He did not think the job would be difficult, he wrote in his book, “American Sniper: The Autobiography of the Most Lethal Sniper in U.S. Military History.”
But two weeks into his time in Iraq, he found himself staring through his scope into the face of an unconventional enemy. A woman with a child standing close by had pulled a grenade from beneath her clothes as several Marines approached. He hesitated, he wrote, then shot.
“It was my duty to shoot, and I don’t regret it,” he wrote. “My shots saved several Americans, whose lives were clearly worth more than that woman’s twisted soul.”
That last passage troubles me, a lot.

Not incidentally, our entire reason for being in Iraq was phony. Iraq had nothing to do with 9/11, and its citizens, while repressed, had done almost nothing to beseech the great liberators of America to ride to their rescue. They weren't clamoring for the overthrow of Saddam or the institution of Western democracy.

So imagine a nation where life already somewhat sucks, but at least had some semblance of modern living. It wasn't like Afghanistan, where most of the population lacked modern conveniences. Into this rough landscape comes a third war... after the devastation of a 10-year failed war with Iran and the failure of the foray into Kuwait that generated "Desert Storm." Only this time, the invaders are going to completely subvert the existing political powers. They're going to occupy and shoot up the country for nearly a decade. They're sometimes going to go house-to-house and roust out suspects -- some of whom may be troublemakers, some of whom are identified as troublemakers by political and religious rivals who sell them out to eliminate competition for the nation's own coming new world order.

In a country known for its religious conflicts, scores were settled. Best of all, they were settled by an outside force that no one wanted to be associated with, but everyone could blame.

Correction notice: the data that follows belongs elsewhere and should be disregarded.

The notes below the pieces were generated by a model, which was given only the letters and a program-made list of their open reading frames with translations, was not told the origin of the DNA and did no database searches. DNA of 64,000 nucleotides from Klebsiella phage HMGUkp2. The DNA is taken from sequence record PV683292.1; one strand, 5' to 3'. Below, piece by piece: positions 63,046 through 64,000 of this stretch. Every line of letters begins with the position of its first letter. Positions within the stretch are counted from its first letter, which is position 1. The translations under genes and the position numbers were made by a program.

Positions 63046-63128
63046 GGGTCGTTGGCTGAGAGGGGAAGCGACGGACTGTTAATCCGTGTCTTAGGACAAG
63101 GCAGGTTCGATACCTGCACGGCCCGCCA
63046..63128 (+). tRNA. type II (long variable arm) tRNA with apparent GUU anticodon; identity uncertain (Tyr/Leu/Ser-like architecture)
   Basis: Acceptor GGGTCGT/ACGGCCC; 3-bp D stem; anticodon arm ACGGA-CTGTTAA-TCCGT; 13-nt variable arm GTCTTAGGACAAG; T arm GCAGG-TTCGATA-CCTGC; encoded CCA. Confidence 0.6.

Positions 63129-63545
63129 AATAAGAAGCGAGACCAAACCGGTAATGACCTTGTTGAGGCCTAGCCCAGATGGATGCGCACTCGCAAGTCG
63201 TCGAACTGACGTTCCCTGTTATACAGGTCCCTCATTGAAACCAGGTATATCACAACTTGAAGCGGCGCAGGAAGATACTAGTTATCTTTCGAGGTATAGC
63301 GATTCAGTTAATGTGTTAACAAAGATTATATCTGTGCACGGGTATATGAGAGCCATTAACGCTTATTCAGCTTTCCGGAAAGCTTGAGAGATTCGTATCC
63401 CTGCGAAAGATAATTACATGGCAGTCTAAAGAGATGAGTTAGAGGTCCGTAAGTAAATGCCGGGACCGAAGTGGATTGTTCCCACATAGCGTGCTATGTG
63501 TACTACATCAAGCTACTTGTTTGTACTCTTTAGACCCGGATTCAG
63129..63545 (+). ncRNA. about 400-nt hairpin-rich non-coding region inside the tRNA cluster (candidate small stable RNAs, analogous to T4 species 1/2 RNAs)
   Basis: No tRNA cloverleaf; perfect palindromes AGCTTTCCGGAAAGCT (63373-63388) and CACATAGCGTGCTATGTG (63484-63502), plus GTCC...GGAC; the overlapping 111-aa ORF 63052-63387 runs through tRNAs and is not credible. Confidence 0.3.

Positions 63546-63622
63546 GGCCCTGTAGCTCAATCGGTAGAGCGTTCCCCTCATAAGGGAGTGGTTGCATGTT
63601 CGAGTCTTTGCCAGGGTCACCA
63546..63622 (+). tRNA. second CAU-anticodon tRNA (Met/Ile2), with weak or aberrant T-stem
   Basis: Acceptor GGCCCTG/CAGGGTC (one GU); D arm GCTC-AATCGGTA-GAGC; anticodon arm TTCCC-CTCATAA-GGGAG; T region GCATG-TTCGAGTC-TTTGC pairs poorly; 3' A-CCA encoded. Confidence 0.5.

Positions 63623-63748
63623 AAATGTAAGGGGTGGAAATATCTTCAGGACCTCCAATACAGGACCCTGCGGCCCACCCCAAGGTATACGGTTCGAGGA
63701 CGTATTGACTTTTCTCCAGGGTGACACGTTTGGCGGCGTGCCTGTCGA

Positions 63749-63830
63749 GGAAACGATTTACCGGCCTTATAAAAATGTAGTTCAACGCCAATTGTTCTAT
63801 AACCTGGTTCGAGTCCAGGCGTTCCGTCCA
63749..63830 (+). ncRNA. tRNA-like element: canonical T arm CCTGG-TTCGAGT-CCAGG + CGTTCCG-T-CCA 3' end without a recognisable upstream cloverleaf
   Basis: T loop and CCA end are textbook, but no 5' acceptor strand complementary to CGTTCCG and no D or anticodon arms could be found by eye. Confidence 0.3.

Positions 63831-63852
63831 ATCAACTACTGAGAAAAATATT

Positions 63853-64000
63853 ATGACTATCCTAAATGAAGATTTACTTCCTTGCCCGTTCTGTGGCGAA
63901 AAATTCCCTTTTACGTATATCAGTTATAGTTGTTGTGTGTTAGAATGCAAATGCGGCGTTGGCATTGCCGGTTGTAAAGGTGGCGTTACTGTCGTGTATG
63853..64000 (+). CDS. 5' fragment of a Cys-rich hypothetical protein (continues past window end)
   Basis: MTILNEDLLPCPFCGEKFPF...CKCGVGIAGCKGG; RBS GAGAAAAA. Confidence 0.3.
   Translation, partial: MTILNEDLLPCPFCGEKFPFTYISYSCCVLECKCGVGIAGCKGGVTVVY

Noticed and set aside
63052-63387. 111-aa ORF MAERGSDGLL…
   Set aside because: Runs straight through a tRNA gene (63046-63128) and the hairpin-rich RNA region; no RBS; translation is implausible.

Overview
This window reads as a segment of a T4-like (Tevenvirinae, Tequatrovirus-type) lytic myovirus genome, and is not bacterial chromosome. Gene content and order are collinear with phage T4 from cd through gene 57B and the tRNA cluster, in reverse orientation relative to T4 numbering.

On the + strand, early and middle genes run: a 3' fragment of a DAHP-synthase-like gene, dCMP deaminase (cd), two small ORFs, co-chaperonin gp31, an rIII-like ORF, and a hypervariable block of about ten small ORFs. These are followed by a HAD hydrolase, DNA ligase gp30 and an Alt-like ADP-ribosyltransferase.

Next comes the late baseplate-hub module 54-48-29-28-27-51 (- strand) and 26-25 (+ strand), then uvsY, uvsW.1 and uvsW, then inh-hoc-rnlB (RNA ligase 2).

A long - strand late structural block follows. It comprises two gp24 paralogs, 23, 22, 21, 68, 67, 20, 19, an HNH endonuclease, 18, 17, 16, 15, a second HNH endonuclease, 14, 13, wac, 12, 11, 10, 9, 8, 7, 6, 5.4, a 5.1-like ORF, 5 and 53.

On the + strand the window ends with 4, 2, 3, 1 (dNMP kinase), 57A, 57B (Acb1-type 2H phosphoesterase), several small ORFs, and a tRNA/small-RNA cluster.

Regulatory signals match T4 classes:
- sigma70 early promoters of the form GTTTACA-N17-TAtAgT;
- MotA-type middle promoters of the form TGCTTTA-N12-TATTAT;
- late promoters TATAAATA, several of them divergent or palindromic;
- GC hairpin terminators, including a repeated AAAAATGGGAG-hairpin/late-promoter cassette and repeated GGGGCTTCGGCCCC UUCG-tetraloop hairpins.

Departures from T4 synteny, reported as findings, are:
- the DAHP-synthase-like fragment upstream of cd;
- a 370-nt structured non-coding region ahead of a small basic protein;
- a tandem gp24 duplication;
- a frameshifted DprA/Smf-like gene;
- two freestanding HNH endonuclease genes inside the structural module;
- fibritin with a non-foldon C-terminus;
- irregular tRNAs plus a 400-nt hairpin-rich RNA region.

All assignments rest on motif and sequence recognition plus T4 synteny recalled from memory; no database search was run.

Sunni and Shi'a don't like each other much, but they pretty much agreed on one thing: they didn't like Americans.

Americans were the enemy. Whatever problems they had were theirs to solve; American intervention was unwelcome. We weren't greeted as liberators.

Against that backdrop, isn't it perfectly reasonable to see the enemy as not just a rival political or religious faction -- but also, the Americans?

Yes. Yes. It is reasonable. If an enemy force invaded the U.S., overthrew the government and started taking people from their homes... would we sit idly by?

I don't think so. Instead, we'd fight back. Perhaps a woman would conceal a grenade and approach an invading threat with the intention to strike back against her nation's oppressors. She'd clearly be right to do so.

And perhaps a sniper would cut her in two.

But that wouldn't make her a twisted soul. It would make her a patriot. The same kind of patriot Chris Kyle anointed himself as.


Chris Kyle was an assassin, a hitman, a professional murderer. It's what the U.S. military paid him to do, and what thousands of readers ate up when they made his book a bestseller.

He lived by the gun, and he died by the gun. If he'd known that by refusing to embrace the American murder and gun culture, he'd still be alive today -- do you think he'd have done it? I bet his twisted soul thinks very differently today about the life it has left behind. And the lives of a wife and two kids.

Was it worth it?

Until we stop killing one another, we're just animals. Not patriots. Not heroes. Animals. 


The man who killed Kyle and his friend apparently had his soul twisted by the horrors of war. Some in this country believe that mental health issues are more essential to address than the easy availability of killing weapons. This case will provide a forum for that debate. Will we take mercy on the accused, or look for another reason to kill?

You already know the answer, don't you?